Currently, biomedical scientist Trevor Marshall has proposed a treatment  regimen  for chronic disease, but not for cancer. This “Marshall Protocol” has also been condemned by some and praised by others. Obviously, there will always be resistance and criticism unless a disease treatment is officially approved by the powers that be.  Nevertheless, Marshall bases his recommendations, in part,  on a deep understanding of the Human Microbiome and its potential to contribute to chronic illness.
Physicians still consider scleroderma an autoimmune  connective tissue disease of unknown cause, despite reports of acid-fast bacteria in this disease from three different research groups. We now  know  that  scleroderma patients have a higher risk for cancer. Such a connection would not have surprised  Livingston who reported acid-fast bacteria in both diseases. Infection with acid-fast mycobacteria is also common. One-third of the world’s population   is thought to be infected with acid-fast bacteria that cause tuberculosis; and 31% of people worldwide suffer from some sort of cancer. Over the past two decades the use of long-term,  low dose  antibiotic therapy seems to help some scleroderma patients. But there are negative reports as well.
10) The Internet and cancer microbe research
As a result of my intense interest in the microbiology of cancer over the decades,  I have written five books, thirty medical papers in peer-reviewed journals, and numerous articles posted on the Internet. They are all available for study. Simply Google: Cancer microbe research.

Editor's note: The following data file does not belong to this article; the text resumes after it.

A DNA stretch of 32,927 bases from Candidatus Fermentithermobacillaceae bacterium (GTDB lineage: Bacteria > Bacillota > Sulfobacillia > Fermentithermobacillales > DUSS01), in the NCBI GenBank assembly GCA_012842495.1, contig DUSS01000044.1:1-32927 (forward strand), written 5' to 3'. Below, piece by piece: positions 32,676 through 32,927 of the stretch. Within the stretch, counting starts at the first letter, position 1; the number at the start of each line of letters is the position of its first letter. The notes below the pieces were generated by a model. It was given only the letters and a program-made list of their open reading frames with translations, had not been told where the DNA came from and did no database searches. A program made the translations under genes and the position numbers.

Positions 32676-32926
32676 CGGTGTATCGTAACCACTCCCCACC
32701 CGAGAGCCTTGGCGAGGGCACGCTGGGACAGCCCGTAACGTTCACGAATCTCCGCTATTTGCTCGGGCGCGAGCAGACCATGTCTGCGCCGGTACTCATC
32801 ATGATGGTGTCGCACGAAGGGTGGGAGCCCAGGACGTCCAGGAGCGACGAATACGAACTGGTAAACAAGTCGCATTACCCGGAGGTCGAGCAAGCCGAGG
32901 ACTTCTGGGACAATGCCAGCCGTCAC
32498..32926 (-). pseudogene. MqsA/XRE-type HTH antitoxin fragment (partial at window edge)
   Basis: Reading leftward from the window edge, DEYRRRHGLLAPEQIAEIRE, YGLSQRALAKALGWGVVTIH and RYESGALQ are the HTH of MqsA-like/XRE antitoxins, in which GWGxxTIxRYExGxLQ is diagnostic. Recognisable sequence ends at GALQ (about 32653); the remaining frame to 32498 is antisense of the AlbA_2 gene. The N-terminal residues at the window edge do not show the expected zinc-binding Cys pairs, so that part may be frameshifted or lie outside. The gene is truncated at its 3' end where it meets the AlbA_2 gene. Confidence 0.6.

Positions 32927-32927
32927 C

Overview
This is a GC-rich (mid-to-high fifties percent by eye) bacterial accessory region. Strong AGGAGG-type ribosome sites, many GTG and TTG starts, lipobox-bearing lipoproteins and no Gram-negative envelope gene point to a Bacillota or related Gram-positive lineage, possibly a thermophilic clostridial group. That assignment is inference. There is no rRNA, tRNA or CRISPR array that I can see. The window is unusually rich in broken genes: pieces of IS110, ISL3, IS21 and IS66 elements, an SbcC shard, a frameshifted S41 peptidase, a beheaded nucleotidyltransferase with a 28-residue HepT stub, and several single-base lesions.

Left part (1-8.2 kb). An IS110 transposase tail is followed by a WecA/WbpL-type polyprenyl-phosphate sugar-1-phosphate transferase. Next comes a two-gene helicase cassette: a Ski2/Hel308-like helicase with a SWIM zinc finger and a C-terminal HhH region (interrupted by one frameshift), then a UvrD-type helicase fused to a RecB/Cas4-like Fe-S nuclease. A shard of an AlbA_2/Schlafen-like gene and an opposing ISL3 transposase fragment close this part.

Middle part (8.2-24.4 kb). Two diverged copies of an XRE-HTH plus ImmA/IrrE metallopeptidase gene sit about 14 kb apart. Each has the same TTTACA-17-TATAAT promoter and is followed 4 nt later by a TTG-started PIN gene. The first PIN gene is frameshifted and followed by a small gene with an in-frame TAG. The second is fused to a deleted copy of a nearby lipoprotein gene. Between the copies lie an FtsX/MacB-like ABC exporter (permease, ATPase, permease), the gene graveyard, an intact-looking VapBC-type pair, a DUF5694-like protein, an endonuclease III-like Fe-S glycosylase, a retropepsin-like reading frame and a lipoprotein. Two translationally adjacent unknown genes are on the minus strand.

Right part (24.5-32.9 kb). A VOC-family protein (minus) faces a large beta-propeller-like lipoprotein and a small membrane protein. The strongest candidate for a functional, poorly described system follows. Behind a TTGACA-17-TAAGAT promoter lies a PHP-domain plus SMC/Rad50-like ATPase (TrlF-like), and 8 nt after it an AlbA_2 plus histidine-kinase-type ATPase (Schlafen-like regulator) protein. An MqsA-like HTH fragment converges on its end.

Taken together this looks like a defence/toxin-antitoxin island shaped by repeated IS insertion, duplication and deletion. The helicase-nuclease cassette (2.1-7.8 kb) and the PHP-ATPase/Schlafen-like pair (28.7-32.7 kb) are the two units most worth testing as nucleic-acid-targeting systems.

In addition,  one can  Google the findings of  cancer microbe researchers of the past who have inspired  me,  particularly  William Russell, Wilhelm Reich, Raymond Royal Rife, Virginia Livingston, Eleanor Alexander-Jackson, Irene Corey Diller, Florence Seibert, and others.   
Their discoveries   should be  studied by physicians, particularly oncologists, pathologists and microbiologists. Continuing to ignore an entire body of cancer microbe research is a disservice to   patients, and not in the best interest of good science.
Alan Cantwell is a retired dermatologist. He is the author of “The Cancer Microbe” and “Four Women Against Cancer,”  available on His scientific papers can be found on the PubMed website (Use “Cantwell AR” in the search engine). For his Internet papers, Google: “alan cantwell” +  articles. E-mail: Website: